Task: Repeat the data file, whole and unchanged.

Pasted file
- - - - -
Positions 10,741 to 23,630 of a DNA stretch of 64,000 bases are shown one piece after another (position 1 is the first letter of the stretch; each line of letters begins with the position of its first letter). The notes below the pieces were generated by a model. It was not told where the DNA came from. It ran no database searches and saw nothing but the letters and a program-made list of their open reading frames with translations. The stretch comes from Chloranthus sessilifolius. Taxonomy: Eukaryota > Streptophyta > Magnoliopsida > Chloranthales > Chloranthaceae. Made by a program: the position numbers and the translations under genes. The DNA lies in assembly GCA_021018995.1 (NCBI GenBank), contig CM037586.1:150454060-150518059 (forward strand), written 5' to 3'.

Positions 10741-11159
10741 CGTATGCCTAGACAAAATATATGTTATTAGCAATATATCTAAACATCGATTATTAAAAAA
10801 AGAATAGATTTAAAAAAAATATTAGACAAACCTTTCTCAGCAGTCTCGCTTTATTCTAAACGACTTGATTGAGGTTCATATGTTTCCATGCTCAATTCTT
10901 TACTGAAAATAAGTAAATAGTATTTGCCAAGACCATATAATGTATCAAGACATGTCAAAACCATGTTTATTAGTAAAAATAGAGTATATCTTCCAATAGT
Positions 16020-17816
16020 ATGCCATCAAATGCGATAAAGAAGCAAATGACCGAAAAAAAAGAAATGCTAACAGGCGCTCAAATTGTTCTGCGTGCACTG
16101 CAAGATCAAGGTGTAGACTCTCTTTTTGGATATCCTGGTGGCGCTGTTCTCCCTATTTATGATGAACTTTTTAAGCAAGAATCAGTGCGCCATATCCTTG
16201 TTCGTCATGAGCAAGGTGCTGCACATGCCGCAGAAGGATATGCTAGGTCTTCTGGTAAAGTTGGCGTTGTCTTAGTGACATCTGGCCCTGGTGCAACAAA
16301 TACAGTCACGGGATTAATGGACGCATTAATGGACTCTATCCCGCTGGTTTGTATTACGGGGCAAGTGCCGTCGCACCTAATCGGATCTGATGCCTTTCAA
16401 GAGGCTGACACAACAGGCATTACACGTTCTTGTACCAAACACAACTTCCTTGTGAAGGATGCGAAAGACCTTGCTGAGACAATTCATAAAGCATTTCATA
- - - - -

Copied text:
Positions 10,741 to 23,630 of a DNA stretch of 64,000 bases are shown one piece after another (position 1 is the first letter of the stretch; each line of letters begins with the position of its first letter). The notes below the pieces were generated by a model. It was not told where the DNA came from. It ran no database searches and saw nothing but the letters and a program-made list of their open reading frames with translations. The stretch comes from Chloranthus sessilifolius. Taxonomy: Eukaryota > Streptophyta > Magnoliopsida > Chloranthales > Chloranthaceae. Made by a program: the position numbers and the translations under genes. The DNA lies in assembly GCA_021018995.1 (NCBI GenBank), contig CM037586.1:150454060-150518059 (forward strand), written 5' to 3'.

Positions 10741-11159
10741 CGTATGCCTAGACAAAATATATGTTATTAGCAATATATCTAAACATCGATTATTAAAAAA
10801 AGAATAGATTTAAAAAAAATATTAGACAAACCTTTCTCAGCAGTCTCGCTTTATTCTAAACGACTTGATTGAGGTTCATATGTTTCCATGCTCAATTCTT
10901 TACTGAAAATAAGTAAATAGTATTTGCCAAGACCATATAATGTATCAAGACATGTCAAAACCATGTTTATTAGTAAAAATAGAGTATATCTTCCAATAGT
Positions 16020-17816
16020 ATGCCATCAAATGCGATAAAGAAGCAAATGACCGAAAAAAAAGAAATGCTAACAGGCGCTCAAATTGTTCTGCGTGCACTG
16101 CAAGATCAAGGTGTAGACTCTCTTTTTGGATATCCTGGTGGCGCTGTTCTCCCTATTTATGATGAACTTTTTAAGCAAGAATCAGTGCGCCATATCCTTG
16201 TTCGTCATGAGCAAGGTGCTGCACATGCCGCAGAAGGATATGCTAGGTCTTCTGGTAAAGTTGGCGTTGTCTTAGTGACATCTGGCCCTGGTGCAACAAA
16301 TACAGTCACGGGATTAATGGACGCATTAATGGACTCTATCCCGCTGGTTTGTATTACGGGGCAAGTGCCGTCGCACCTAATCGGATCTGATGCCTTTCAA
16401 GAGGCTGACACAACAGGCATTACACGTTCTTGTACCAAACACAACTTCCTTGTGAAGGATGCGAAAGACCTTGCTGAGACAATTCATAAAGCATTTCATA